With a massive amount of both train and metro stations, the capital of Japan is one of the most convenient cities to move around, and at the same time, one of the most complicated to understand. Rails are not the only method, and here I’ll make a quick review of the easiest ways and transports to move around Tokyo main areas. If you have any question or any other tip that I might’ve skipped, just let me know in a comment in the section at the end of this post.
The next recommendations are based on a general view of Tokyo, the way you move around the city will always depend on different facts, as time, distance to the nearest station or the line you need to get where you want. Before leaving one place I always do a quick check of my way using Google Maps and decide on the best route.
Narita and Haneda airport
Tokyo has two international airports, be sure to check which one your landing and departure are taking place. It might seem unrelated as both are “in Tokyo” but it makes a huge difference in your schedule and lines you’ll take from there. The Narita Express line stops at some of the main JR train stops in Tokyo. It’s the most expensive way to go from and to Narita airport but if you have the Japan Rail pass it works here as well. If you’re on a tight budget and don’t mind taking the long way, the local Keisei line and the Asakusa line from Narita is the cheapest.
The Asakusa line goes all the way from Haneda to Narita, so the same line can take you to both airports. There are several lines and shuttle buses connecting both airports to the main spots in Tokyo if you prefer to move on the ground and take a glance to the city.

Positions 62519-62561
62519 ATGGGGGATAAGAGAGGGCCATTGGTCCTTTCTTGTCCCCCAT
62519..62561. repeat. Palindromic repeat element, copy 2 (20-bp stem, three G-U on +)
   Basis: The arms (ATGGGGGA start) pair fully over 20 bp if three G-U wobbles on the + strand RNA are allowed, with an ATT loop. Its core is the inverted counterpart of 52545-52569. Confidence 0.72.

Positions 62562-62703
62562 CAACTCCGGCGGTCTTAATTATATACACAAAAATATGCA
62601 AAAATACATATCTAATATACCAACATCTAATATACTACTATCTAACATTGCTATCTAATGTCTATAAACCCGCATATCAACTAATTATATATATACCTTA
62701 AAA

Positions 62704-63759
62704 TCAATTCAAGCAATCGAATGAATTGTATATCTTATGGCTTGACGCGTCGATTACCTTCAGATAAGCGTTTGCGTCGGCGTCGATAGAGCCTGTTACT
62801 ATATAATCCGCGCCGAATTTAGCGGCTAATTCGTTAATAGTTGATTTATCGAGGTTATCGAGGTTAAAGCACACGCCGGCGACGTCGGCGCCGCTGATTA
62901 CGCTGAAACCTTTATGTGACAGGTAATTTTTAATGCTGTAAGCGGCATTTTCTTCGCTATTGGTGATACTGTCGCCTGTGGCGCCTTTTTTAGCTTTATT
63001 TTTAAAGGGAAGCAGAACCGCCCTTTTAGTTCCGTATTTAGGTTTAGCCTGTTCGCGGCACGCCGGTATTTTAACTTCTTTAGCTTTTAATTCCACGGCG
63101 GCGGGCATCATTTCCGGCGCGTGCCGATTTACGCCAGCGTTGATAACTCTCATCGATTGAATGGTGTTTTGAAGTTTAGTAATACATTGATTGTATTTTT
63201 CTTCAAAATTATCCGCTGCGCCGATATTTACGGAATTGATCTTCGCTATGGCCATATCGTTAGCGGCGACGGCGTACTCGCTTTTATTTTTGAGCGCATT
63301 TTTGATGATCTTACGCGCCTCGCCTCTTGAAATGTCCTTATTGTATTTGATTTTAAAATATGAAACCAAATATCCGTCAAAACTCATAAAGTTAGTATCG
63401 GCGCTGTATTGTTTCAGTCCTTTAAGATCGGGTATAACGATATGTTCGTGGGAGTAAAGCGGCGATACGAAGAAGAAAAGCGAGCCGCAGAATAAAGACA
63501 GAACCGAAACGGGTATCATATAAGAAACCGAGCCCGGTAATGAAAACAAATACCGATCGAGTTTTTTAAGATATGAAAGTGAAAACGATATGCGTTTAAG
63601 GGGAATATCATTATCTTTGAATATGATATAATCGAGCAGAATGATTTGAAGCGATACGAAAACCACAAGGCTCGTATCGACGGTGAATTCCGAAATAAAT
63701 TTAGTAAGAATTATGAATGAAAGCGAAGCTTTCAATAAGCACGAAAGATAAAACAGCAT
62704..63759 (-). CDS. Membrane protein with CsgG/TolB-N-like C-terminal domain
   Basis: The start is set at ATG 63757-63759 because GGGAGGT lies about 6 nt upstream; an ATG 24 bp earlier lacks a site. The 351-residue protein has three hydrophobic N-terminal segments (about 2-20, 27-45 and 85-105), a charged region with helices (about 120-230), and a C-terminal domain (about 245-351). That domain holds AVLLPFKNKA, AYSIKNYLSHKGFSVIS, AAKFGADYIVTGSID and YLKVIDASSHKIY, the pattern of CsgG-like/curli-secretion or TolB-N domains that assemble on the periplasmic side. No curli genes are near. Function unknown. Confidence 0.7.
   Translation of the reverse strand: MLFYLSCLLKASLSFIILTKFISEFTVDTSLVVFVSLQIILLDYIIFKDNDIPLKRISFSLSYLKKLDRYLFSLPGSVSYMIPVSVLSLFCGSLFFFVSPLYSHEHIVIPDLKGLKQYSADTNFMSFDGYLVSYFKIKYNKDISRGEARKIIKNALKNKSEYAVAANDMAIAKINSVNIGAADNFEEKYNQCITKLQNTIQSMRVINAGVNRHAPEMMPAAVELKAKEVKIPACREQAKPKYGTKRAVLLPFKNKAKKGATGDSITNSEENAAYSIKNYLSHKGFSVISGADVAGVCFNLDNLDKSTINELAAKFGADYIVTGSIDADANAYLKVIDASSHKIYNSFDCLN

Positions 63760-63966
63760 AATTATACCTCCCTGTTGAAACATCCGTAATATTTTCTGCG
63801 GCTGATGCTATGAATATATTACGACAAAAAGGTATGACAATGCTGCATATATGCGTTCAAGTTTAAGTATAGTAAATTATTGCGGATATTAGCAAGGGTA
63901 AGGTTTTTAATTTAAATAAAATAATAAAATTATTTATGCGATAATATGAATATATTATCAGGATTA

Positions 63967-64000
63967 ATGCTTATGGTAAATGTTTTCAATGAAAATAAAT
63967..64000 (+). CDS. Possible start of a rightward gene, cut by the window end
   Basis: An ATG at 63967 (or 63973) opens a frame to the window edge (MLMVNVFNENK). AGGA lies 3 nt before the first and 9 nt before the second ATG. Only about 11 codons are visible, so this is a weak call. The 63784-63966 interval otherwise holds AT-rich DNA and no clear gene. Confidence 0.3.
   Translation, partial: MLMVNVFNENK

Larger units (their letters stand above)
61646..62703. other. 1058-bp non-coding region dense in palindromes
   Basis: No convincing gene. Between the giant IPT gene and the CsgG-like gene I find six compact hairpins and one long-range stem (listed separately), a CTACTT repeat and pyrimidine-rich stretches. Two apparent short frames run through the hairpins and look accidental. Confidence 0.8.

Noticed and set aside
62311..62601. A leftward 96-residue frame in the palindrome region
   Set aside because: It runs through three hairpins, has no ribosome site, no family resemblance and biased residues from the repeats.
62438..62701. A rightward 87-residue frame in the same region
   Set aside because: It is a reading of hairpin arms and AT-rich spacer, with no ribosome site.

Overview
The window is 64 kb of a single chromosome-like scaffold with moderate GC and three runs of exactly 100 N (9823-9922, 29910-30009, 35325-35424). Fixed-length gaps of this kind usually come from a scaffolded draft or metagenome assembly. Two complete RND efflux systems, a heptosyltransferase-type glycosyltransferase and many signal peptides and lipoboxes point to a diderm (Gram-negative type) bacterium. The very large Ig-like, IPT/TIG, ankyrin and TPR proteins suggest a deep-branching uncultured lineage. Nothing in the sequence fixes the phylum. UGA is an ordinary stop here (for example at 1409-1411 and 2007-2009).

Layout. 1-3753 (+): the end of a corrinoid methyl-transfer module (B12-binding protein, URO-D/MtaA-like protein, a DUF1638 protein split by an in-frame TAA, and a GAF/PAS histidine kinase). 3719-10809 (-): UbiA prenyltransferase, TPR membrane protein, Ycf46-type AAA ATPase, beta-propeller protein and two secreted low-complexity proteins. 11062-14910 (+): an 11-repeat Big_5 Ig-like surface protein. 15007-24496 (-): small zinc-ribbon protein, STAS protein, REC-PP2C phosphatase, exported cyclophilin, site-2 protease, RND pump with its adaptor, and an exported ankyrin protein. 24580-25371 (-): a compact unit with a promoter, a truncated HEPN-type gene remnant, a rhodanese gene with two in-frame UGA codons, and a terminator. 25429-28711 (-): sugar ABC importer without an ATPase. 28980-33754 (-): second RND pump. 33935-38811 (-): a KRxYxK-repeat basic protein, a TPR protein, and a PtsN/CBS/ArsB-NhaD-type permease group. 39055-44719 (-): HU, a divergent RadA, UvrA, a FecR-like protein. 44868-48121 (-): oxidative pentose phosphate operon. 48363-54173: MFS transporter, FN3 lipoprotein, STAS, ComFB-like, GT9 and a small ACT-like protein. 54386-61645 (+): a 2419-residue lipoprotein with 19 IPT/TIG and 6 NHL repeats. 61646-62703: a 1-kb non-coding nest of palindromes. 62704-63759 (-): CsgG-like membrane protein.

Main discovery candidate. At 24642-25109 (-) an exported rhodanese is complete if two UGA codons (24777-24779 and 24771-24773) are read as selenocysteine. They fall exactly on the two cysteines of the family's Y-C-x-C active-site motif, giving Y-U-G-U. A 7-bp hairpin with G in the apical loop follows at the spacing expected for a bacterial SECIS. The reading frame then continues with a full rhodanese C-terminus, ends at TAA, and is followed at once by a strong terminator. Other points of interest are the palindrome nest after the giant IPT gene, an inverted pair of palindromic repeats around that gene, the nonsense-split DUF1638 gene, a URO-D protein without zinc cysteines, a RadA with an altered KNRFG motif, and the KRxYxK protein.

Train and Metro
The main transport to move around Central Tokyo is on the rails. I learned through my stay in Tokyo the best routes and line transfers of the city. Mastered the names and lines, but still, it’s so complex it requires all the concentration to move between stations and the long underground connections. Don’t even try to memorize your way in Shinjuku station, the largest and busiest. The station is so large they recently made a whole guide for foreigners and maps for the station building. There are several railway companies in Tokyo, and each company has different ticket fares. Might be the case you want to go to Meiji Jingu and there are three different station for three different lines that have a stop there in less than 500 meters each.
How to use it wisely
My advice to use the railway system in Tokyo. If you carry a Japan Rail pass, use it. Move only around the JR lines with the unlimited pass, as the company has stops mostly in all the tourists spots in Tokyo. Yamanote line is the easiest loop line to hop on and off.
If you don’t carry the JR pass, here’s my advice. Take your starting point and check the nearest three stations. Then, the place you want to go, for example, Shibuya, and check on Google maps the names of the surrounding areas of Shibuya. Chances might be, if you’re going to Shibuya, you’ll be going to Harajuku later, and it’s only a 15 minute walk between those areas. Forget the metro or train and walk the way through the areas. You’ll discover many unexpected places and take a good look of the city over the ground. Checking your nearest three stations might save you a line transfer later.